couple of businesses here on 
campus seem to have forgot- 
ten this. 

Has anyone else noticed 
the quirky hours of the cafete- 
ria 7 Or the lack of hours the 
bookstore holds on die week- 
ends? Our question is this. 
"How can they serve the stu- 
dents when they aren't open?" 

Our first concern is the 
bookstore. We believe that 
being open only from 10 a.m. 
to 1 p.m. on Saturdays is com- 
pletely unsatisfactory. 

We have been on campus 
during the weekends before 
and were in need of computer 
discs. We went to the campus 
bookstore to purchase some, 
but to no avail, they were 
closed. This was at 3 p.m. in 
the afternoon. 

In their defense, they say 
there aren't enough students 
on campus and the minimal 
amount of traffic is the reason 
for their absence of hours. 

We feel that regardless of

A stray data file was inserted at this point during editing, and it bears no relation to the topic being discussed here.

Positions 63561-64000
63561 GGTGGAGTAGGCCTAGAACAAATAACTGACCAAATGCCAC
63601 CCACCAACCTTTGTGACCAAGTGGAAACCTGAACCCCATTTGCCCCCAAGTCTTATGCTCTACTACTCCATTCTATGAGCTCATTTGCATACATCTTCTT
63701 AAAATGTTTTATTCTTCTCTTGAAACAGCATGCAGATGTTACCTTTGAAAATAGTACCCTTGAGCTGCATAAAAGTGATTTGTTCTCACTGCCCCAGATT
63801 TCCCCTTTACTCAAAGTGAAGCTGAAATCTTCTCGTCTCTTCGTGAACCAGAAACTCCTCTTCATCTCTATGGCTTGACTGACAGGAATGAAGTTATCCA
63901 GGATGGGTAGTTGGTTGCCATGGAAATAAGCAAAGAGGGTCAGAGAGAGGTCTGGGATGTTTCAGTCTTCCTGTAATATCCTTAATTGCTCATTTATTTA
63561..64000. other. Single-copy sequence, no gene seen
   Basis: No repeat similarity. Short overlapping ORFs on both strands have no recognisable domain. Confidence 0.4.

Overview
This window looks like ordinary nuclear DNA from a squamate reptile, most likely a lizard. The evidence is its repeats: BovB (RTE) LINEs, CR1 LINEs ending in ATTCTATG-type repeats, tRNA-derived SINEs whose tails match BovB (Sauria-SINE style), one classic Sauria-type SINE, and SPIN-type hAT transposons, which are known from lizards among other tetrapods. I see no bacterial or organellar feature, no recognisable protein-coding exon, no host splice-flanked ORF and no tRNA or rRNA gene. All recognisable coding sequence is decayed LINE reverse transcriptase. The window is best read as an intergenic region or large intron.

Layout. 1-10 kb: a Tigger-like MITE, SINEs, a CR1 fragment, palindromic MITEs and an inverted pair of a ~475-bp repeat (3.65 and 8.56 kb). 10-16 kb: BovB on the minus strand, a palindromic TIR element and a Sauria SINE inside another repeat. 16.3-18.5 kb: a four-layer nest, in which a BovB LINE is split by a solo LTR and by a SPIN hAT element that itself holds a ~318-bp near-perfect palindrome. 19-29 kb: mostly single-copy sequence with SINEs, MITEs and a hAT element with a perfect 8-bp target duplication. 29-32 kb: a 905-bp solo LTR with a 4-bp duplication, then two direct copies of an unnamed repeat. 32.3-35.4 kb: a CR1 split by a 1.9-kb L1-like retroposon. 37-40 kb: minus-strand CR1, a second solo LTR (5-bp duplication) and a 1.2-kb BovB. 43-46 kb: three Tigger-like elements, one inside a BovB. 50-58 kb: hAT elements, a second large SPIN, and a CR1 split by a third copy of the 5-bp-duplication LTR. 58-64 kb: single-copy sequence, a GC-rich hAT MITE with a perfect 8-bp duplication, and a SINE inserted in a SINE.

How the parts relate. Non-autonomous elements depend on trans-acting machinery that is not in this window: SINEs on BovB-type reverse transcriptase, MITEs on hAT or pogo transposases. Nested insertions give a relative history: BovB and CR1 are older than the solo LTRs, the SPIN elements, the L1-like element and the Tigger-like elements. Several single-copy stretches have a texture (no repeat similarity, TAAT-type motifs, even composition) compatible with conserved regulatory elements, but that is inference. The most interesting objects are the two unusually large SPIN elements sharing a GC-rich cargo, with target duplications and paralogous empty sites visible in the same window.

how many students there are 
on campus on the weekends, 



we are entitled to 
bookstore. 

Have you ever 
been in a comput- 
er lab and realized 
that you've for- 
gotten your disc? 
You've just fin- 
ished your term 
paper and you 
find someone to 
guard the comput- 
er that holds your 
grade. You sprint 
to the bookstore 
only to find it 
closed and it's 
only 2:30 p.m. on 
a Saturday. Now 
what do you do? 

The fact is. 
you should never 
be placed in that 
situation. 

Your campus 
bookstore should 
be open on the 
weekends, includ- 
ing Sundays. 

Maybe the 
bookstore thinks 
once the weekend 
hits we're all out 
partying, because 
according to their